The US National Institute of Mental Health is outfitting a network of hospital emergency departments across the country with “a personalized, computer-based suicide risk screening tool” for teenagers. “We plan to refine algorithms capable of predicting which youth are most likely to attempt suicide,” stated lead developer Cheryl King of the University of Michigan in an NIMH press release.
In phase one of the project, over 6,000 adolescents will be screened, then followed-up with, and the resulting information “will be used to develop a computerized adaptive screen (CAS) for predicting suicide attempts that adjusts its line of questioning depending on responses to previous questions,” stated the press release.
The rates of sensitivity, specificity, and predictive value of the CAS will then be compared with another standardized youth suicide screening tool. Next, a second phase “will validate the CAS and associated risk stratification algorithm, determining the measure’s ability to predict suicide attempts in a new sample.” This will produce “an easy-to-administer screening instrument that classifies youth as high, moderate or low-risk, enabling efficient triaging of resources and identification of modifiable risk factors for treatment.”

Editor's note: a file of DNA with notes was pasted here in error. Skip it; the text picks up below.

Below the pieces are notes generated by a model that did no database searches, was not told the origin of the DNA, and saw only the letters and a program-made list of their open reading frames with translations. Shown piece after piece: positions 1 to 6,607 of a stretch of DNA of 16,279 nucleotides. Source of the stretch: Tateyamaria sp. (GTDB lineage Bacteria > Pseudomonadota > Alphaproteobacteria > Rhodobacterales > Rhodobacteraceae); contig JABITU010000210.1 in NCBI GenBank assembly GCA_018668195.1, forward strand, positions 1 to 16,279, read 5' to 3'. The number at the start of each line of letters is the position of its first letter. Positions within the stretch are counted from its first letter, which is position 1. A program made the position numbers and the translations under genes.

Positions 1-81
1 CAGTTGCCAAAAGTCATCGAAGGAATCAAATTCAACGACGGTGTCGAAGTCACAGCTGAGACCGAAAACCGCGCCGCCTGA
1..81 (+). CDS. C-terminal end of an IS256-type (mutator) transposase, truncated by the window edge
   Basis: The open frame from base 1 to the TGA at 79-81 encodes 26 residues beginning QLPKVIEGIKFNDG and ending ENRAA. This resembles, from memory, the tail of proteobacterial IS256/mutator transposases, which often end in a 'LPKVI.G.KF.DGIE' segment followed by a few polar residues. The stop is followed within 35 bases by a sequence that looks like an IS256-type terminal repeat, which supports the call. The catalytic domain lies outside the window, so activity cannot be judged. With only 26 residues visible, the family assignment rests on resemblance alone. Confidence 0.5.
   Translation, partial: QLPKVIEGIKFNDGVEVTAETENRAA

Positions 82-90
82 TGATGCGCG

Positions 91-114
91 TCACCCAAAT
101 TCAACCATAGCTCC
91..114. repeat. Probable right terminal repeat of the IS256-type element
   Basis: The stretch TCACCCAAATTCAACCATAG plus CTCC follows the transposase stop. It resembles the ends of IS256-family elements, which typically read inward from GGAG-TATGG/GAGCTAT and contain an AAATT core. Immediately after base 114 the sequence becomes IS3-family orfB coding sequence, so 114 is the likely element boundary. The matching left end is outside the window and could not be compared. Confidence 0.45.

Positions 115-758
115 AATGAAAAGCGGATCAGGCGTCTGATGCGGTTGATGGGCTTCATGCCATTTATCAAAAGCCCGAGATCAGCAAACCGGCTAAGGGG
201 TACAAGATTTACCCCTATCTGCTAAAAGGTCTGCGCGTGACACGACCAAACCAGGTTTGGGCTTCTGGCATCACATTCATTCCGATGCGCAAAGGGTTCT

The press release stated that this computer-based algorithmic psychological assessment approach towards teens in emergency rooms will be “a tool that can save lives.”
ER Screen Will ID Troubled Teens – Aimed to Help Front-line Clinicians Save Lives (US National Institute of Mental Health Science Update, September 23, 2014)
MIA Editor’s Note: An MIA investigative report available here found that the highest rated mental health and suicide screening tests typically incorrectly identify hundreds of children in every thousand as being at high risk for mental disorders and suicide.